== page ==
Those cantilevered apartments, by the way, would be safe enough, volunteered architect Mailer, but they would sway a bit in the high wind. "Those apartments," said Mailer, an impish grin again "could be for a special type of person." For furnishings, he suggested ship's furniture all nailed down. The idea of calling up people and saying, "Come on over -- there's going to be a big blow tonight," somehow appealed to him. That heady feelings of being blown back and forth in the wind would be heightened by the fact that these way-out apartments were 175 to 200 stories in the air.
The number of apartments in the building, Mailer noted, would approximate the new 15,000-unit Co-op City recently announced by city officials for the Freedomland site in the Bronx. But Mailer thinks that his radically different kind of city would give people a sense of "a particular place" that the barracks-type of architecture of middle- and low-income projects cannot give.
Mailer has a few architectural ideas that would undoubtedly set New York City Building Commissioner Birns' hair on end. Like the idea of getting out of one's apartment, say at the 150th floor, by sliding down a cable. The cable would have a belt attached for the slider to lock around himself, a brake, and an extra emergency brake. But now and then, Mailer admits quite genially, the cable would break and an adventurous citizen would be lost. For the more timid, there would be other ways of getting in and out of one's apartment -- elevators, conveyor belts, and even, if one was in need of a lot of exercise, steps.
The Mailer home is itself architecturally unique. There are a variety of rope ladders and swinging ropes hanging from the ceiling, peekholes, and portholes which give it a nautical effect.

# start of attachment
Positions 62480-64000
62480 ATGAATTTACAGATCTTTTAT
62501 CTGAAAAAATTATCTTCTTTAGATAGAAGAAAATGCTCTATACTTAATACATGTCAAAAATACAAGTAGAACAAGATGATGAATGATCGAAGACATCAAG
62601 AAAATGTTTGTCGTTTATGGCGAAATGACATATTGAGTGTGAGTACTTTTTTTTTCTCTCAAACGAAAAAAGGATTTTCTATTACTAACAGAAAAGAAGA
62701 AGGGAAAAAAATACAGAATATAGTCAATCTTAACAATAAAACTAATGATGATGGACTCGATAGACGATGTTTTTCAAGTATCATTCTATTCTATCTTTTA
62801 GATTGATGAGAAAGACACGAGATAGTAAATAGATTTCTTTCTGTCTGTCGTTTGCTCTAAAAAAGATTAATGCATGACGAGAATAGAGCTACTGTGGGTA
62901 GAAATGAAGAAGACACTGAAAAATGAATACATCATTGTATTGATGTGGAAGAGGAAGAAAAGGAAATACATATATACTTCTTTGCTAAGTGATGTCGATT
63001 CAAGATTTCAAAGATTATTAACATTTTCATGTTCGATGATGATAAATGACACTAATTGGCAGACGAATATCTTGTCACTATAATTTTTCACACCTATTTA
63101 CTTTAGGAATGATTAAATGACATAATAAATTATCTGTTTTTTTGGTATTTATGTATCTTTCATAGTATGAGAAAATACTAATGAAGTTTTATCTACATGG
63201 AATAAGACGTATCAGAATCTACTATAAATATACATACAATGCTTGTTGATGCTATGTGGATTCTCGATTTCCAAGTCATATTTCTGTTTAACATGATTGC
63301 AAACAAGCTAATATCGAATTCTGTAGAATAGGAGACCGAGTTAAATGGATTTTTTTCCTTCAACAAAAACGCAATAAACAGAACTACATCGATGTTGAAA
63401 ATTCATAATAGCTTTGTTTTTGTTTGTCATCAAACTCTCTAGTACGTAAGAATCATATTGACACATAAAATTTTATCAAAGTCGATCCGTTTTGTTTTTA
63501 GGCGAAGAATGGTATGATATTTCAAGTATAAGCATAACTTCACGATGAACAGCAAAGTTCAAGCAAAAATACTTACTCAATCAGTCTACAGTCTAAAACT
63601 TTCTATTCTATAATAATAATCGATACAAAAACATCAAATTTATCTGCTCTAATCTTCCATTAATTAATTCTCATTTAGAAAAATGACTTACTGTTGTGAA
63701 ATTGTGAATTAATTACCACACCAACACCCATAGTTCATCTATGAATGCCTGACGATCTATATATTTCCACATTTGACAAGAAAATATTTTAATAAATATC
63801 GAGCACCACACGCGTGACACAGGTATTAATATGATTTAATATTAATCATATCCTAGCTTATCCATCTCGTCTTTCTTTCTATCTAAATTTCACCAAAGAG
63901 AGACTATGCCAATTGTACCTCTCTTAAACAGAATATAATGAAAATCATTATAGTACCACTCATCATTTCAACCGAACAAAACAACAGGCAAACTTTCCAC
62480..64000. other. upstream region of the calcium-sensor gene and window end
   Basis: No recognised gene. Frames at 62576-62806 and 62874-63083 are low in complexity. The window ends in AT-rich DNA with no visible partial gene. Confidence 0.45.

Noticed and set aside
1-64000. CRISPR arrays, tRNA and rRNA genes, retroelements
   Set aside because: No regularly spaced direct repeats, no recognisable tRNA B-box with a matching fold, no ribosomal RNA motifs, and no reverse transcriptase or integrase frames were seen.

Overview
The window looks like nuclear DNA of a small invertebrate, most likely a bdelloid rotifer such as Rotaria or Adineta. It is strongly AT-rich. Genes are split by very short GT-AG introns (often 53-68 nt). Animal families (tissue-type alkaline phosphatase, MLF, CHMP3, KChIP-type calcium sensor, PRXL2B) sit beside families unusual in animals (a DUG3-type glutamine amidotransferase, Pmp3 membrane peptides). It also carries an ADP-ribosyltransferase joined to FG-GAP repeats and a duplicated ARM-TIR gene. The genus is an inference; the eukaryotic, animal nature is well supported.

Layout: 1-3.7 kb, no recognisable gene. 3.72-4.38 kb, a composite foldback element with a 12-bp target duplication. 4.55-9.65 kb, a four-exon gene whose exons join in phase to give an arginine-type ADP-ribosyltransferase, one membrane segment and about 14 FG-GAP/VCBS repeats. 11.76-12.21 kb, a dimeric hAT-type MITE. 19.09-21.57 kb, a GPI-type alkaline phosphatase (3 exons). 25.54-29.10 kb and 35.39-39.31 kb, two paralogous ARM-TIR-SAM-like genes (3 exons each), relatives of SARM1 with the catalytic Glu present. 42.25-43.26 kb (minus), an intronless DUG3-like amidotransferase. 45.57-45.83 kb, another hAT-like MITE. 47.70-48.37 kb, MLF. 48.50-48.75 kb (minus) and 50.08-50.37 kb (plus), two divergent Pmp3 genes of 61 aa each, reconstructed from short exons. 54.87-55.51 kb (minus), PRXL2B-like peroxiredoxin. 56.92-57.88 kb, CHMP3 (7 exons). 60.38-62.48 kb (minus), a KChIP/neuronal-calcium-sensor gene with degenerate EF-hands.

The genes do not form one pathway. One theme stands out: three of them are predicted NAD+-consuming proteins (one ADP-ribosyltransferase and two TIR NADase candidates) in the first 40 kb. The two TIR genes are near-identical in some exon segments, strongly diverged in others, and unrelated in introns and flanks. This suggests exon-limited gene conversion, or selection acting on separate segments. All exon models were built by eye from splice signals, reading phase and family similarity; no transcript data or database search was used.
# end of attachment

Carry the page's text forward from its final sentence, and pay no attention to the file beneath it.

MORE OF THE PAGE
It was clear from his apartment and his sculptured city that Mailer liked wind, sea, and ships. Again, mock serious: "I first got involved with ships when I put on a yachting cap for 'Advertisements for Myself.'" (The jacket has a photo of Mailer.)
The airy effect that he prides himself on in his city is related to his distaste for air conditioning, which he finds anti-human. He notes that just about every apartment has a three- or four-way draft and that most of them are above the smog level. He becomes serious when he talks about modern architecture's "monotonous environment," which, he believes, "increases the violence of mood." Modern buildings with their endless halls increase violence, he says. The Dallas airport ramps disturb him "with their plastic walls and ceilings, the endless hum of air conditioning." "I'm not giving this as an explanation of the assassination," he said in an aside, but he allowed that the air-conditioned nightmare could have been part of the preconditioning for the murder.
He noted that his 2000-story building could be built in Dallas as well as in New York. "It would be a great place for snipers," he remarked with a grin. Reminded that his kind of architecture was supposed to be an antidote to violence, he said, "Oh, well, the sniping there would probably level off after about 10 years."
[Each weekday morning, we post an excerpt from another issue of the Voice, going in order from our oldest archives. Visit our Clip Job archive page to see excerpts back to 1956. Go here to see this article as it originally appeared in print.]